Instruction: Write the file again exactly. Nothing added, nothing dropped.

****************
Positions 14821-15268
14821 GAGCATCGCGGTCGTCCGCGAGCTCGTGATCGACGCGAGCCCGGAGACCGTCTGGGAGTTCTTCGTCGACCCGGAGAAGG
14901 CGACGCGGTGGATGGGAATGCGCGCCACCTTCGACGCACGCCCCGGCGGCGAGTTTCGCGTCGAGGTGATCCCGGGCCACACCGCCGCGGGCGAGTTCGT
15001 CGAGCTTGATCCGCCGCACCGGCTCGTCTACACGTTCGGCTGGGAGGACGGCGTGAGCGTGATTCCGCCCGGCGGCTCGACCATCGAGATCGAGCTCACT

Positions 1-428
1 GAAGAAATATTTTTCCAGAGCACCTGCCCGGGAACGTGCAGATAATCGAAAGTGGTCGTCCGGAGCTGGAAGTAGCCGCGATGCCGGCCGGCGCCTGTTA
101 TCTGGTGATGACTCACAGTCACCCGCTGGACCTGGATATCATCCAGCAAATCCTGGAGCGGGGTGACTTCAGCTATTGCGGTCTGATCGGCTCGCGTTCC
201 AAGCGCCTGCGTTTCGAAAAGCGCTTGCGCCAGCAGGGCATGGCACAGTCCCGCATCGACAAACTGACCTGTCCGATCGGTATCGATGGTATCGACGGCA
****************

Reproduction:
Positions 14821-15268
14821 GAGCATCGCGGTCGTCCGCGAGCTCGTGATCGACGCGAGCCCGGAGACCGTCTGGGAGTTCTTCGTCGACCCGGAGAAGG
14901 CGACGCGGTGGATGGGAATGCGCGCCACCTTCGACGCACGCCCCGGCGGCGAGTTTCGCGTCGAGGTGATCCCGGGCCACACCGCCGCGGGCGAGTTCGT
15001 CGAGCTTGATCCGCCGCACCGGCTCGTCTACACGTTCGGCTGGGAGGACGGCGTGAGCGTGATTCCGCCCGGCGGCTCGACCATCGAGATCGAGCTCACT

Positions 1-428
1 GAAGAAATATTTTTCCAGAGCACCTGCCCGGGAACGTGCAGATAATCGAAAGTGGTCGTCCGGAGCTGGAAGTAGCCGCGATGCCGGCCGGCGCCTGTTA
101 TCTGGTGATGACTCACAGTCACCCGCTGGACCTGGATATCATCCAGCAAATCCTGGAGCGGGGTGACTTCAGCTATTGCGGTCTGATCGGCTCGCGTTCC
201 AAGCGCCTGCGTTTCGAAAAGCGCTTGCGCCAGCAGGGCATGGCACAGTCCCGCATCGACAAACTGACCTGTCCGATCGGTATCGATGGTATCGACGGCA